He became the sensation of himself instead of himself. Like everywhere else. They complimented the house, and his choices in the Game. Sometimes he said what he thought was true, sometimes he said whatever came to mind first, even if it was the last story the person before this one had said.

They asked about his family. The last the news had shown of them was their wide-armed and boisterous welcome home. All of them believed it. Everyone except Peeta and his mother and his father. No matter what his mother might be, his father was everyone's soft-spoken lovable baker.

He believed they were glad he was alive, but beyond that . . . His father had only come to say goodbye to Katniss, and his mother had told him he would die. If they stayed in Merchant and he in Victor's Village, no one had to cross those bridges.

It was easiest when they asked about the Capitol. He could ramble on and on about the most inane things then. How many buttons there were in the shower alone. The things available at every meal. The ways the cars moved and how the people changed their bodies like fashion-plates.

They wanted the sensation, the bright, garishness.

In one enviable and despicable.

They didn't know how to ask about Katniss. She might have gone to school with them and it might be terribly romantic, but she was still The Girl From The Seam to them. Katniss Everdeen, who hunted in the forest. Who braved The Hob. Who sold to their parent's at the backdoor.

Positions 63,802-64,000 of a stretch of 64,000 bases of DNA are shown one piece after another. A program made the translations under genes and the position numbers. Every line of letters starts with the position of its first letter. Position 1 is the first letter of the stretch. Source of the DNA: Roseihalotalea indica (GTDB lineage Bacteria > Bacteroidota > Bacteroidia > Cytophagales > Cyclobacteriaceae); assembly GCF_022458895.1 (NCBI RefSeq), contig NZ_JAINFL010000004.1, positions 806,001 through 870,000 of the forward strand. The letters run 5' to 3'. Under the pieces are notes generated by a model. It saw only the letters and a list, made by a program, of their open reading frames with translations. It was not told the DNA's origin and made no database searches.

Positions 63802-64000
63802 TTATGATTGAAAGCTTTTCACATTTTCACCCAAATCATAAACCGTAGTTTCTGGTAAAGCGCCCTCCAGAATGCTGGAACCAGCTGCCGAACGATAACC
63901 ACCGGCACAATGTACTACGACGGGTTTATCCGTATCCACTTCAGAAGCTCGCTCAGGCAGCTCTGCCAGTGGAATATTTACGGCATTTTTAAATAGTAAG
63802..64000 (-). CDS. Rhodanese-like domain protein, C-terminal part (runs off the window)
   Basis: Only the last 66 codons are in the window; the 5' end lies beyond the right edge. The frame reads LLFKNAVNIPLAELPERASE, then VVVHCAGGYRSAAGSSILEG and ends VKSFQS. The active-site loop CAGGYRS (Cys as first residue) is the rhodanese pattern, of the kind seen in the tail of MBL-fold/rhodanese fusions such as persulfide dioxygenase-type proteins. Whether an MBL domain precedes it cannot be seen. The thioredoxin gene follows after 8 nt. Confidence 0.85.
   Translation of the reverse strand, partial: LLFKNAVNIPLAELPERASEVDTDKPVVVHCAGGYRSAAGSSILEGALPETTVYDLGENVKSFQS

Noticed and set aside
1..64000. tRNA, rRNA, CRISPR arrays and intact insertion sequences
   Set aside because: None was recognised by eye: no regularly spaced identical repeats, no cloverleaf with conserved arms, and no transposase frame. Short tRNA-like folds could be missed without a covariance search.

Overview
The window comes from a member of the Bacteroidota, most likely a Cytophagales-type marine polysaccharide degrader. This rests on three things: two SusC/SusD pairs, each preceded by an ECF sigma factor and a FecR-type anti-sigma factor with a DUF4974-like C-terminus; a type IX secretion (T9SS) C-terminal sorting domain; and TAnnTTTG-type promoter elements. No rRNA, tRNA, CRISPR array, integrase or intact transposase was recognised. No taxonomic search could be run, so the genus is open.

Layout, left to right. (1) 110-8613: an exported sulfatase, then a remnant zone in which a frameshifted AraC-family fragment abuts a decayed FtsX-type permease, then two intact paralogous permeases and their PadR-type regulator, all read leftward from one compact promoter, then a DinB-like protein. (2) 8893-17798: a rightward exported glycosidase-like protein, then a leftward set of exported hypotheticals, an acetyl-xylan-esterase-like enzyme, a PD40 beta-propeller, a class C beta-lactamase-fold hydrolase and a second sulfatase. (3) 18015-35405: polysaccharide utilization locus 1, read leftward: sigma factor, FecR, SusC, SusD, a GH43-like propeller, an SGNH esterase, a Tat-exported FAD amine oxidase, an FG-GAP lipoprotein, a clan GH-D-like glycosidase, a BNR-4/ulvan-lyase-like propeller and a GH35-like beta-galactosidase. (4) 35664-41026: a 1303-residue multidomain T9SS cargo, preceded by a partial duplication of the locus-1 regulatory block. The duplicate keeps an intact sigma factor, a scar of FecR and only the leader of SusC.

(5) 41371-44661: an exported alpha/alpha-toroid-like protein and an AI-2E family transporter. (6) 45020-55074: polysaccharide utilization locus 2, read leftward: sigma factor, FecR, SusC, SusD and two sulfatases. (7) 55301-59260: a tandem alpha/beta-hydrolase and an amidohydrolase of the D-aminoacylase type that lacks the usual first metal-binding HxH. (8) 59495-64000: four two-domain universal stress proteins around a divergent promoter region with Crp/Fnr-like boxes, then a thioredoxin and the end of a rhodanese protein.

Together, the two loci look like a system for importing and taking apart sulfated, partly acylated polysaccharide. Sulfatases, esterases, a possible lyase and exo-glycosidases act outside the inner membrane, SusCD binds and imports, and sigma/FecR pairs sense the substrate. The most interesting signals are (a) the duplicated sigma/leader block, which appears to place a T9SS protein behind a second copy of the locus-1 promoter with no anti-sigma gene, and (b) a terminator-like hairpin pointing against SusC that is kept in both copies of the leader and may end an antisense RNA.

Who had no time or words for any of them, except Gale, who did all those things, too.

Even if was terribly romantic, they were home and there were divisions made both by choices and by their standings. People didn't cross the lines between them often. And even when they might try now, for brand new reasons --

Katniss didn't try. She didn't talk to them still.

(And Peeta keeps himself from saying he isn't either.
He shrugs, offering them honey twists baked instead of sleeping.

The kettle on the stove whistled.

Peeta got up slowly and brought it back to the table.

He'd only filled the empty pot still waiting and set the kettle to balance on a cooling rack for cookies when he noticed the canvas again. He stared, even as he dropped the lid on the top of the steaming pot. He didn't want a hobby, a Talent. He especially didn't want to be granted a childhood dream because it was a requirement.

Sitting back in his chair, he reached out to take the teapot, as he frowned at the canvas, striving to keep himself from reaching out to touch it. White like snow. White like skin. White like clouds. White like icing. White like frost. White like teeth. White like sheets. White like lightning. White like the edges of eyes. White like nothingness.

Who could paint sunsets and flowers after dreaming about the person who saved them (who they loved) being dead or being mixed with being murdered by one of the people's lives he'd taken? Who could paint harmless, beautiful dreams after seeing what he'd seen when he was awake?

He'd only chanced to look down to make sure he was pouring into the cup and not onto the table when he realized the teapot was open. One small green fish swimming around confused for the highly tilted angle.

Deprecatingly, as he stared at the wrong tea pot and Tempest, Peeta said, "You don't talk much."


real_or_notreal: (Default)
Peeta Mellark | Victor of the 74th Hunger Games

August 2015